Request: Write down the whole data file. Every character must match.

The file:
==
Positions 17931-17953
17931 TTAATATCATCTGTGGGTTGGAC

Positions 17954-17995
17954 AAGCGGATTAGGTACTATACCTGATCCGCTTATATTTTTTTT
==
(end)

Positions 17931-17953
17931 TTAATATCATCTGTGGGTTGGAC

Positions 17954-17995
17954 AAGCGGATTAGGTACTATACCTGATCCGCTTATATTTTTTTT